After “week-by-week release strategy” and “stand-alone episodes,” the latest piece of conventional wisdom streaming television has placed under attack is “traditional scheduling.” Historically, television is the venue of routine, providing regularly scheduled viewing for time spent at home, in need of distraction. Apart from the occasional Yule Log or Charlie Brown rerun, television used to take a backseat during event seasons like Christmas or summer vacation, when people were more likely to leave the house for the beach, or the multiplex, or their mother-in-law’s house. This was the way of the world, all on the assumption networks were responding to a lack of demand, not ignoring the presence of one.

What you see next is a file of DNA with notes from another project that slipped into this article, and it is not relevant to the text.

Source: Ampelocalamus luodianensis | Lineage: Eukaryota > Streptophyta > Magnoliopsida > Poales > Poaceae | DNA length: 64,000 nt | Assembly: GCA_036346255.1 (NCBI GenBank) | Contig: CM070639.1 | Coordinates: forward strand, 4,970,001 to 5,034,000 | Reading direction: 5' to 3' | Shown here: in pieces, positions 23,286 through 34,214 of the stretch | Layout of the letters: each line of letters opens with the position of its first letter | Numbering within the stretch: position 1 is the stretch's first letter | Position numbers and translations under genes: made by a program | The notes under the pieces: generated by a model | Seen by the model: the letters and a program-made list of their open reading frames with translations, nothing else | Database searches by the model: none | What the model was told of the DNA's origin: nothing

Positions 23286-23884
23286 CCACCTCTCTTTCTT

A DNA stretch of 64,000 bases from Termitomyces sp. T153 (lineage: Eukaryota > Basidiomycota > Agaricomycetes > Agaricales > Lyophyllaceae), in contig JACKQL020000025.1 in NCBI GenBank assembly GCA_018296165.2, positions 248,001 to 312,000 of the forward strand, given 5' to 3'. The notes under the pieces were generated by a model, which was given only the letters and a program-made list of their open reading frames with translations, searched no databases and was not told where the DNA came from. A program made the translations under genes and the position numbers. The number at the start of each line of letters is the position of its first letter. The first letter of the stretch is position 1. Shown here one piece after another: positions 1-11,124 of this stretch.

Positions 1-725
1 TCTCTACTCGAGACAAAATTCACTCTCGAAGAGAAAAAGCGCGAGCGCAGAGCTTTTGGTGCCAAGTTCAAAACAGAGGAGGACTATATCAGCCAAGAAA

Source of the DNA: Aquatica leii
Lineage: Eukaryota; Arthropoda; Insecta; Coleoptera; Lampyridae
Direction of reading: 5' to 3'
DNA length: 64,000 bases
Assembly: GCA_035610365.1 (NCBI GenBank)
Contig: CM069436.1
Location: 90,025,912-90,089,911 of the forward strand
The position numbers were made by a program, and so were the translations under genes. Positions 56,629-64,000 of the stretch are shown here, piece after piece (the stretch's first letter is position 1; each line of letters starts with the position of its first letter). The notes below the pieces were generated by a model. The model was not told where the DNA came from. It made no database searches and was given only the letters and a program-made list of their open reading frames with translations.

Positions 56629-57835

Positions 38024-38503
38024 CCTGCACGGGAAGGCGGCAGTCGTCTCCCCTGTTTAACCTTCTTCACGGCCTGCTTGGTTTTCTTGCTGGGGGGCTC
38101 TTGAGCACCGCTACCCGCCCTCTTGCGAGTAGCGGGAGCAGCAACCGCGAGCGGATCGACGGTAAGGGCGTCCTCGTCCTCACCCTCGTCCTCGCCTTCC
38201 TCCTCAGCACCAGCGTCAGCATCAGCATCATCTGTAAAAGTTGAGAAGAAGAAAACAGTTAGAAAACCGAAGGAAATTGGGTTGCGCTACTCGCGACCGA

Or at least it was until last year, when a show came out of nowhere to prove that defense lawyers can be unlikely sex symbols, TV can make a difference, and late December doesn’t have to be a dead zone. Making a Murderer didn’t technically come out over the holidays; that was just when it took off. Netflix semi-quietly released its 10-part true-crime documentary from first-time codirectors Moira Demos and Laura Ricciardi on December 18, 2015. The saga of the potential framing and judicial railroading of Wisconsin man Steven Avery and his nephew Brendan Dassey garnered positive-enough reviews upon initial release — just nothing that indicated the phenomenon it would become. According to streaming-ratings company Symphony Advanced Media, though, the show’s audience crescendoed more than two weeks after that, jumping from 2.3 million viewers per episode after seven days to 5.5 million after 15 to 19.3 million after 35. (Netflix, of course, doesn’t corroborate ratings from third parties.) One of the pitfalls of streaming is that a show’s buzz tends to burn twice as brightly for about a twelfth as long, dominating a weekend or two of coverage before everyone’s binge is complete. Making a Murderer defied that trend, and it had everything to do with its timing: It dropped when its audience was cooped up, restless, and itching for something to seize on.